If O’Toole fails to win a majority government, he’d face a leadership review by the membership, which could end up launching a race to replace him.

On Friday, the party made a major change to how that contest would run.

Previously, all 338 ridings in the country were allocated 100 points, and how many points a leadership candidate receives is based on what percentage share of the overall vote they received in the riding.

But that’s been tweaked in favour of a system that will see each riding allocated 100 points or one point per vote cast, whichever is less. So, if there are only 40 votes cast from a riding, there would only be 40 points up for grabs.

MP Garnett Genuis, who had proposed the change, said ridings with small memberships can’t be allowed to have an outsized influence on the race.

The goal of the change, he said, was to ensure leadership candidates get out and hustle to grow the party.

The point system was an issue of contention when the Conservative party was formed in a merger of the Progressive Conservatives and Canadian Alliance, and has been fought over at nearly every convention.

It was implemented instead of a one-member, one-vote approach as a way to ensure leadership candidates didn’t just focus on areas with strong membership numbers but got support across the country.

Leading the charge on the points approach was the leader of the PC party at the time, Peter MacKay.

He ran against O’Toole last year and lost.

Just Posted

An armed officer walks outside Cerwydden Care on Cowichan Lake Road near Skinner Road Wednesday, April 14 around 5:30 p.m.
Demonstrators at the legislature on April 14 called on the province to decriminalize drug possession and provide widespread access to regulated safe supply across B.C. (Jake Romphf/News Staff)
Rally calls for decriminalization, safe supply as overdose emergency turns 5

From 2016 to the end of February, 7,072 British Columbians died due to overdose

City workers from Duncan were busy recently putting up street signs in both Hul’q’umi’num’ and English. (Submitted photo)
Hul’q’umi’num street signs installed in downtown Duncan

Partnership with Cowichan Tribes sees English street names twinned with Indigenous language

A Sooke man died Tuesday afternoon after his car left the roadway in 7500-block of West Coast Road around 1:30 p.m. and hit a tree. (Black Press Media file photo)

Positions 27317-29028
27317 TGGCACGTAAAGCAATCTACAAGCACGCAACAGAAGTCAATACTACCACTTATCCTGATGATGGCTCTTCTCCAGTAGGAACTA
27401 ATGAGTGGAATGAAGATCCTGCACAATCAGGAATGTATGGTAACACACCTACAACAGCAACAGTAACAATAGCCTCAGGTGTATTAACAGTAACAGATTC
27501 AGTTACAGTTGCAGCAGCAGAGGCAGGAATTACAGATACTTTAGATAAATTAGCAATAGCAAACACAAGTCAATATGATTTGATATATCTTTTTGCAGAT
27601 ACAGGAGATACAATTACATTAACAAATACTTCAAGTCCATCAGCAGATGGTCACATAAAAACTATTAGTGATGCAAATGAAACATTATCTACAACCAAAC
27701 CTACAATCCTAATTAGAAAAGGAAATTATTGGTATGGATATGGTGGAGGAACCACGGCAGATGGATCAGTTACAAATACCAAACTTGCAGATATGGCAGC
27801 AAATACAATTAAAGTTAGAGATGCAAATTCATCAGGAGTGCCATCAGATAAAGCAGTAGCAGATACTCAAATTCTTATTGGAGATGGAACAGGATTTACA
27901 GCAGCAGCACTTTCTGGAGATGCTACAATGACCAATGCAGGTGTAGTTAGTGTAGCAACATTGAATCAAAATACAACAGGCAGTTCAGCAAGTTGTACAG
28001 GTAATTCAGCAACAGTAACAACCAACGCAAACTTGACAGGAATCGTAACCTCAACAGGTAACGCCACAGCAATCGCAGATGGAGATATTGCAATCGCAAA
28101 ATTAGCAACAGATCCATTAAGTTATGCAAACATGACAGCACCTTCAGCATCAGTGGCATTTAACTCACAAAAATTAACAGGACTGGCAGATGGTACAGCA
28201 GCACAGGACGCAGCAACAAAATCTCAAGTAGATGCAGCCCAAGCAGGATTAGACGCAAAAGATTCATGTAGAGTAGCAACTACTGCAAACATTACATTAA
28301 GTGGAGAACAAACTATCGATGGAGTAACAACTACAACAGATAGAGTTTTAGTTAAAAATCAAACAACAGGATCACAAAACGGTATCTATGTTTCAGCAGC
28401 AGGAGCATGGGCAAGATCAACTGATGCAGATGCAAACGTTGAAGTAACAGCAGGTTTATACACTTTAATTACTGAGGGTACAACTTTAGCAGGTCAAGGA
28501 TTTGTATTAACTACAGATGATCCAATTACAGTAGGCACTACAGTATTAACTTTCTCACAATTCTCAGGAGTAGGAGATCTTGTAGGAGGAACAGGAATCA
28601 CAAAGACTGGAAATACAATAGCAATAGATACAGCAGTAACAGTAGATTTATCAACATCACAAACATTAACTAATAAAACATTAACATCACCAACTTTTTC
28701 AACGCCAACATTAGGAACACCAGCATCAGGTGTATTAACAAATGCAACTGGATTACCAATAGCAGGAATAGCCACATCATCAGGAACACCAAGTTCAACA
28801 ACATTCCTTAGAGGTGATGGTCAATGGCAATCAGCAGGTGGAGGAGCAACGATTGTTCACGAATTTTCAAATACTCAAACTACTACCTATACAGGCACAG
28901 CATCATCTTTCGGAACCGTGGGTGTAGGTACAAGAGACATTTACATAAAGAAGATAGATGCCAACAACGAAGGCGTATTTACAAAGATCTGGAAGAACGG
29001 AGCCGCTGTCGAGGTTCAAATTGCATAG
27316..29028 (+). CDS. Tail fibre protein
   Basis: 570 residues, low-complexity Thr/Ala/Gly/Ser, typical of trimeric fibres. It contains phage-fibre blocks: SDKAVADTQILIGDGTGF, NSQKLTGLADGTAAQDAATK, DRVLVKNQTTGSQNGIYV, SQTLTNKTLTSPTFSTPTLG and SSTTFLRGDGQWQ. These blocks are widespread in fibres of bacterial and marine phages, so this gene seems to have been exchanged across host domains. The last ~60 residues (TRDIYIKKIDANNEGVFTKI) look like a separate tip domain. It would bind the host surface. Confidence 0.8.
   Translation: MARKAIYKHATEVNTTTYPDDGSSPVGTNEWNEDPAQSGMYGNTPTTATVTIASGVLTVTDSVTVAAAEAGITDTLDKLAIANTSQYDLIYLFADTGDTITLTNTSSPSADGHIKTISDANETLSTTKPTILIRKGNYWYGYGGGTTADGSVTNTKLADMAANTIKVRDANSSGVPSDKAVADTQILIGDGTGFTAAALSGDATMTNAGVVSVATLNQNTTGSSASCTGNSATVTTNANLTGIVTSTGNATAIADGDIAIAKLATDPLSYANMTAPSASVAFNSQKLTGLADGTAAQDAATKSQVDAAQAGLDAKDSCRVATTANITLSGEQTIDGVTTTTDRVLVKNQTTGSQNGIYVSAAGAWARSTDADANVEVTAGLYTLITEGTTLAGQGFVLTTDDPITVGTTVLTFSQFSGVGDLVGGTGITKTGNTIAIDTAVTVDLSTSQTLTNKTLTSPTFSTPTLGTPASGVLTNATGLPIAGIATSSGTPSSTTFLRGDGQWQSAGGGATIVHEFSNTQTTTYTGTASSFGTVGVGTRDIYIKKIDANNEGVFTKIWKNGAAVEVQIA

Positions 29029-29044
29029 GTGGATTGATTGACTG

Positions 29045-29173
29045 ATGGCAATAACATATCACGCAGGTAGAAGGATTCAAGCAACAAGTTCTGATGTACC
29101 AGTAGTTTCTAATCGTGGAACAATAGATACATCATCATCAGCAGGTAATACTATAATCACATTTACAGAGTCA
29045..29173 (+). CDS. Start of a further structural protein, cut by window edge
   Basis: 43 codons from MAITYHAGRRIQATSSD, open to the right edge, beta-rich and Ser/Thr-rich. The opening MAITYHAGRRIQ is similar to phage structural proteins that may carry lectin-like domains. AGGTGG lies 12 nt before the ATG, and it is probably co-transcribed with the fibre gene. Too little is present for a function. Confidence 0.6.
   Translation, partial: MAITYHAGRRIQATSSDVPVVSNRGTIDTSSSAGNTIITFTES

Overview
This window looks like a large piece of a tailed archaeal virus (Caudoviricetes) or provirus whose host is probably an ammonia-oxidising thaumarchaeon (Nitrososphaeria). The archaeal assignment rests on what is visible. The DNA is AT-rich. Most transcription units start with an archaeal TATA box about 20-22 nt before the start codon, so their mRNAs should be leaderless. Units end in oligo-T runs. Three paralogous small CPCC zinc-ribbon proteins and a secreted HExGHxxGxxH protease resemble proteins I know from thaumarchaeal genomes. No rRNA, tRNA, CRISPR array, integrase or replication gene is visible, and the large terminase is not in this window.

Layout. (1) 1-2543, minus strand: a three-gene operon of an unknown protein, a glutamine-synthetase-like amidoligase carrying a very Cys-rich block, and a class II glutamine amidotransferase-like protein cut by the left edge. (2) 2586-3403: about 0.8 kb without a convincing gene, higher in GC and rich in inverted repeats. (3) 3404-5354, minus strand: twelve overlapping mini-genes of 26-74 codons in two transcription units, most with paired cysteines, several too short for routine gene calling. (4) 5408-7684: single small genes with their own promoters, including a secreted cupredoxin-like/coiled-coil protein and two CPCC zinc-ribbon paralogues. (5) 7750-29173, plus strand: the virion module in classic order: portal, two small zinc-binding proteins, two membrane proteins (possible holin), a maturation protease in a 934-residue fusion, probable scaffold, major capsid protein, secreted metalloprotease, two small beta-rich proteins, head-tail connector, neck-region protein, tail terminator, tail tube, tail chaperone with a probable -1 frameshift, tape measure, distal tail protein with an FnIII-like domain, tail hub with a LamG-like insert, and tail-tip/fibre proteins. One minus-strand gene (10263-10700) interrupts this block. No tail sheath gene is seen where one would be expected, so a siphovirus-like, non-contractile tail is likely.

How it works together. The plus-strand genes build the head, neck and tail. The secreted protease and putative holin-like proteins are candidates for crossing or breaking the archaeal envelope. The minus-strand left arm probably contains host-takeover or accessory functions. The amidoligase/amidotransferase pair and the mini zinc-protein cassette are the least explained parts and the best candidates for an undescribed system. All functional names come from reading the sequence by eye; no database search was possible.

Sooke man dies in Tuesday crash on West Coast Road

The man’s SUV left the roadway and struck a tree

Homicide investigators who asked not to be identified put up signs Wednesday, April 14, along the Nanaimo Parkway in the area where a body was found March 31. RCMP are asking for witnesses or dash cam footage as the suspicious death has now been ruled a homicide. (Chris Bush/News Bulletin)
Suspicious death along Nanaimo Parkway now being investigated as a homicide

RCMP identify victim as Randell Charles Thomas, repeat call for any information related to the case

Nanaimo Regional General Hospital. (News Bulletin file photo)
Nanaimo hospital experiencing another COVID-19 outbreak

Three patients tested positive for the virus in NRGH’s high-intensity rehab unit

(Government of Canada)
Liberal MP caught stark naked during House of Commons video conference

William Amos, in Quebec, appeared on the screens of his fellow members of Parliament completely naked

Provincial health officer Dr. Bonnie Henry updates B.C.’s COVID-19 situation at the B.C. legislature, Feb. 1, 2020. (B.C. government)
B.C.’s COVID-19 case count jumps to 1,168 Wednesday, nearly 400 in hospital

Now 120 coronavirus patients in intensive care, six more deaths

Moss covered branches are seen in the Avatar Old Growth Forest near Port Renfrew on Vancouver Island, B.C. Thursday, Sept. 29, 2011. THE CANADIAN PRESS/Jonathan Hayward
B.C. blockades aimed at protecting old-growth forests reveal First Nation split

Two Pacheedaht chiefs say they’re ‘concerned about the increasing polarization over forestry activities’ in the territory

Richmond RCMP Chief Superintendent Will Ng said, in March, the force received a stand-out number of seven reports of incidents that appeared to have “racial undertones.” (Phil McLachlan/Capital News)
‘Racially motivated’ incidents on the rise in B.C’s 4th largest city: police

Three incidents in Richmond are currently being invested as hate crimes, says RCMP Chief Superintendent Will Ng

A still from the video taken of a violent arrest on May 30, 2020 in downtown Kelowna. (File)
Kelowna Mountie charged with assault for caught-on-camera violent arrest

Const. Siggy Pietrzak was filmed punching a suspected impaired driver at least 10 times during an arrest

Fish processing workers fillet farm-raised salmon in Surrey B.C. Photo courtesy BCSFA
Discovery Islands salmon farm removal impacts jobs in B.C.’s Lower Mainland: report

The City of Surrey is the hub of the salmon farming industry in Metro Vancouver

Health Canada headquarters in Ottawa. (Sean Kilpatrick/The Canadian Press)
Health Canada releases guidelines for reducing COVID-19 transmission at home

Improve indoor air quality by opening up your windows and doors, among the encouraged ventilation measures

Most Read